Fitz, Paul and VT’s Ty Taylor are world class singers, great front men and their soul credentials are unquestionable. But… there’s always one of these, isn’t there…..Josh Teskey is all three of those cool cats rolled into one – and some!
The closest to pop they get is the infectious earworm “So Caught Up,” the current single – the third cut to be taken from the album, as follow-up to “Hold Me” and “Man Of The Universe”. “So Caught Up” should have been a huge hit and radio DJs fighting to play it. Like to see this get another chance in the future, with a team of pluggers on the case. Some of the biggest hits ever were released several times before they broke through.
CeeLo Green vibes maybe, and the afore-mentioned Fitz and the Tantrums territory. Strings are fab. It has that classy Mark Ronson-produced Amy Winehouse flavour, too.
I love the production values which have avoided slinging lots of “stuff” at these songs – allowing them to breath and stand on their own feet. Like “San Fransisco”, which could have been suffocated with BVs, strings, horns and the kitchen sink.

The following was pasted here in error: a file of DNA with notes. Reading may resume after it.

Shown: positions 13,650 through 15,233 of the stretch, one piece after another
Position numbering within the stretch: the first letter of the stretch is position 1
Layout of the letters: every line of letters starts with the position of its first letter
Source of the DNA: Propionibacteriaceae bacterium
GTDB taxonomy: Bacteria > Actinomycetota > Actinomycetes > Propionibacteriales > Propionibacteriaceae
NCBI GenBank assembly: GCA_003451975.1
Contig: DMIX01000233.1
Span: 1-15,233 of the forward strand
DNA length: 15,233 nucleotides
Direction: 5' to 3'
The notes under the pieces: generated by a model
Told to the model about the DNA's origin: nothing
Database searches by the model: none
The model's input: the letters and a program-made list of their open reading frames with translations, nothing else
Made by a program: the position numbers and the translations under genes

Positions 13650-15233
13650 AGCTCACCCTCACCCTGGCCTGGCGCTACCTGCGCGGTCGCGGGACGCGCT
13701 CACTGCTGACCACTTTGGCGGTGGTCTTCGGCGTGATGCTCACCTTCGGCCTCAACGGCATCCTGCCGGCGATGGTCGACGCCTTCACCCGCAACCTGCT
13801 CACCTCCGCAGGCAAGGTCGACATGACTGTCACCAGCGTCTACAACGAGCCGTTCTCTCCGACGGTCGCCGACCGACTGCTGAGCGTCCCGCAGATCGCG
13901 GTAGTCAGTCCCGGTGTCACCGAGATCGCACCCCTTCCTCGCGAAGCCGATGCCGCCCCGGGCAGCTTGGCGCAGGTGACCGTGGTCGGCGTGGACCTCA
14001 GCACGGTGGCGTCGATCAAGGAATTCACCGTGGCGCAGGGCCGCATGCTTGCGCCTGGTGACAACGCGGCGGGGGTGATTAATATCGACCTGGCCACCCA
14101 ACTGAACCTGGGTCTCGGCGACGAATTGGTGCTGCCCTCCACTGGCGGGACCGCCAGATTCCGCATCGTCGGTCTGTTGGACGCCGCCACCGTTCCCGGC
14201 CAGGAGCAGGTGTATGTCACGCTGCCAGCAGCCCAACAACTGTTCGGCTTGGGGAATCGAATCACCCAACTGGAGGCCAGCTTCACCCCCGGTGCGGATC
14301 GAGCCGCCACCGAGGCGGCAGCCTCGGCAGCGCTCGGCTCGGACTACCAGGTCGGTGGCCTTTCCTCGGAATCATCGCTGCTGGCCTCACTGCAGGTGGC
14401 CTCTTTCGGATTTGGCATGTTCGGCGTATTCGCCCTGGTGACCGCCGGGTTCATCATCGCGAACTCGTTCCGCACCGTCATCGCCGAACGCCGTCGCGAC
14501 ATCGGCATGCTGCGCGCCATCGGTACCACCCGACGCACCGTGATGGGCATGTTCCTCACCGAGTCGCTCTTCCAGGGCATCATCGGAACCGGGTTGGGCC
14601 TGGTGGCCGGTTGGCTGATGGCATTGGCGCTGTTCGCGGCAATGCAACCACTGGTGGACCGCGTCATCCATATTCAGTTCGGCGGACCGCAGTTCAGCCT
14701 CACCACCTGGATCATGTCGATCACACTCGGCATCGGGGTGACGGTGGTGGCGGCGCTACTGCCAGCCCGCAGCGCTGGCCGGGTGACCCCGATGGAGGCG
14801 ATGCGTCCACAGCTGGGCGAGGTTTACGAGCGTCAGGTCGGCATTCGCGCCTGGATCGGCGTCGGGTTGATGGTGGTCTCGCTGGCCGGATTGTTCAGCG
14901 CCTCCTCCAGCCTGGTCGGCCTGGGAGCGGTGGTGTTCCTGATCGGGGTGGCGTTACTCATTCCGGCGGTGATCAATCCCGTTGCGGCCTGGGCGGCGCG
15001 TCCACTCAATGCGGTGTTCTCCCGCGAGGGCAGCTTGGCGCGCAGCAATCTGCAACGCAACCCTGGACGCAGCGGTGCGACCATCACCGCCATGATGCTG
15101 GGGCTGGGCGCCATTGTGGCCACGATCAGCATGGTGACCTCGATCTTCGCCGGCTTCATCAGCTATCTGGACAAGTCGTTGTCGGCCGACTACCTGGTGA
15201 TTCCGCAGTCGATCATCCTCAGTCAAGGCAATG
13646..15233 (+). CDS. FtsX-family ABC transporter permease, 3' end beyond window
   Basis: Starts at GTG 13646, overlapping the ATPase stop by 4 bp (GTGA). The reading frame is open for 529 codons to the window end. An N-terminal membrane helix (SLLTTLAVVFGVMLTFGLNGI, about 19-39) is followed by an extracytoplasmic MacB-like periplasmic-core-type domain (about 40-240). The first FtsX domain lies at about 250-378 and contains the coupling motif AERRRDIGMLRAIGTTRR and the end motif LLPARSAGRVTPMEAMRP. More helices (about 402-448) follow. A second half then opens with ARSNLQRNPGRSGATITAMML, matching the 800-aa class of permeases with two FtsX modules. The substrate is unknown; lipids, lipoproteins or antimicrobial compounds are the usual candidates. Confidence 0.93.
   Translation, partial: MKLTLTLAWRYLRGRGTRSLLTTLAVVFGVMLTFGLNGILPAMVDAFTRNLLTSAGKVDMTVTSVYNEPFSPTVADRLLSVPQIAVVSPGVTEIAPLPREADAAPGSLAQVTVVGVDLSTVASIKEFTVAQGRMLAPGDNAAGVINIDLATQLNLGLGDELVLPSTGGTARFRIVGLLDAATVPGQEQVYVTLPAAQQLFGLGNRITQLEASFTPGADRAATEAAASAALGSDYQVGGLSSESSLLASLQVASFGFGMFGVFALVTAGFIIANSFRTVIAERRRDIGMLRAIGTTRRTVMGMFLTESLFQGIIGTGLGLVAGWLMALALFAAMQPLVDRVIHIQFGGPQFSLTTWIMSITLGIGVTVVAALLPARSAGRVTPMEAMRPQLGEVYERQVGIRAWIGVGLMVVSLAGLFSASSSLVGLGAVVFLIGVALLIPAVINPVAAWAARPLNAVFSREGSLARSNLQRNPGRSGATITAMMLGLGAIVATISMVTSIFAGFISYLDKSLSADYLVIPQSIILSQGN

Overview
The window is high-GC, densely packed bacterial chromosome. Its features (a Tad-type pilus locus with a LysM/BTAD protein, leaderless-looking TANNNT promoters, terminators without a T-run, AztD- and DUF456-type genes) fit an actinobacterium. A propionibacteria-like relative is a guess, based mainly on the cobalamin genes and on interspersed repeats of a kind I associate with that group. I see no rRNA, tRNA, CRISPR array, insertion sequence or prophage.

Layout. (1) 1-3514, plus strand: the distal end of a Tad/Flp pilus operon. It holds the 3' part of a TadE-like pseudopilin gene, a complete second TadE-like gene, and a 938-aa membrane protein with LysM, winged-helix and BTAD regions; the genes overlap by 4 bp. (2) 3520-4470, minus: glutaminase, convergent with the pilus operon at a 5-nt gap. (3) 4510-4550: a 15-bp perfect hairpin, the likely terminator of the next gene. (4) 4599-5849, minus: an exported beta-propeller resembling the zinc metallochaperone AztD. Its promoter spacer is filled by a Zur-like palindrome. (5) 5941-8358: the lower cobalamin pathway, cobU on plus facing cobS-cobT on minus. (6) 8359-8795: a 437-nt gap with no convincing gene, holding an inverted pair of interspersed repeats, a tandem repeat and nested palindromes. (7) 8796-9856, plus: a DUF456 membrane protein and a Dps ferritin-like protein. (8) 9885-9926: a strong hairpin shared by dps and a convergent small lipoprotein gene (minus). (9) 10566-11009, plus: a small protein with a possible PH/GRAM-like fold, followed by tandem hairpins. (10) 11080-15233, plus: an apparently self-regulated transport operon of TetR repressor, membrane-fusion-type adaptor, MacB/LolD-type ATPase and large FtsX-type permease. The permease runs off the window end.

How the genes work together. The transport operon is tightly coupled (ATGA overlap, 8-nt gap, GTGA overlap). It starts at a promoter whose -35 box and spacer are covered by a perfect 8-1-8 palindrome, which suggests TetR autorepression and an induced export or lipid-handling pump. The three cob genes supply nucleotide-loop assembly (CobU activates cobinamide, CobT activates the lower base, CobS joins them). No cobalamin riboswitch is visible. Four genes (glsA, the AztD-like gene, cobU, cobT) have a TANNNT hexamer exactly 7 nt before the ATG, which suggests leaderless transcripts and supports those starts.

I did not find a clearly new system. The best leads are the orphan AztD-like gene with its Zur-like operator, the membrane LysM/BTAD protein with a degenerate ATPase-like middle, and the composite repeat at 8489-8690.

But Paul Butler and the band leave lots of space and Josh paces himself with the vocal. Country vibes pop their head up now and again on this one. It’s lovely.
“Sunshine Baby” is a bit bonkers. Musical saws, irritating whistling a la Roger Whittaker, and an old time trad’ jazz flavor. Satchmo would have covered this one!
“Sun Come Ease Me In”, has summer of love, flower power tendencies, and perhaps sticks out a tad among the soul orientated material. I’d have lost this one and the one before it. But it is all about personal taste, of course, so some will dig both of ’em.
The closer “That Bird”, was a song that Josh dreamed while on a mountain camping trip. The premise is to live for today and leave the past behind. But learn from the past to grow. Amen to that.
The final track is an example of how Josh uses his vocal gears to go up and down from rockin’ raunch to sweet, laid back gut-wrenching ballads. The pedal steel evokes the right emotion, but a wee bit too high in the mix for me and fights the vocal a little.
But nitpicking aside, The Teskey Brothers are a real find. Josh Teskey, an outrageous and audacious vocal talent. That raspy soul thang voice could strip paint. Their stunning album, “Run Home Slow” probably the best use of 45 minutes I can think of – with your clothes on.
By Simon Redley
(1 / 5) ‘Dull Zone’
(2 / 5) ‘OK Zone’
(3 / 5) ‘Decent Zone’
(4 / 5) ‘Super Zone’
(5 / 5) ‘Awesome Zone’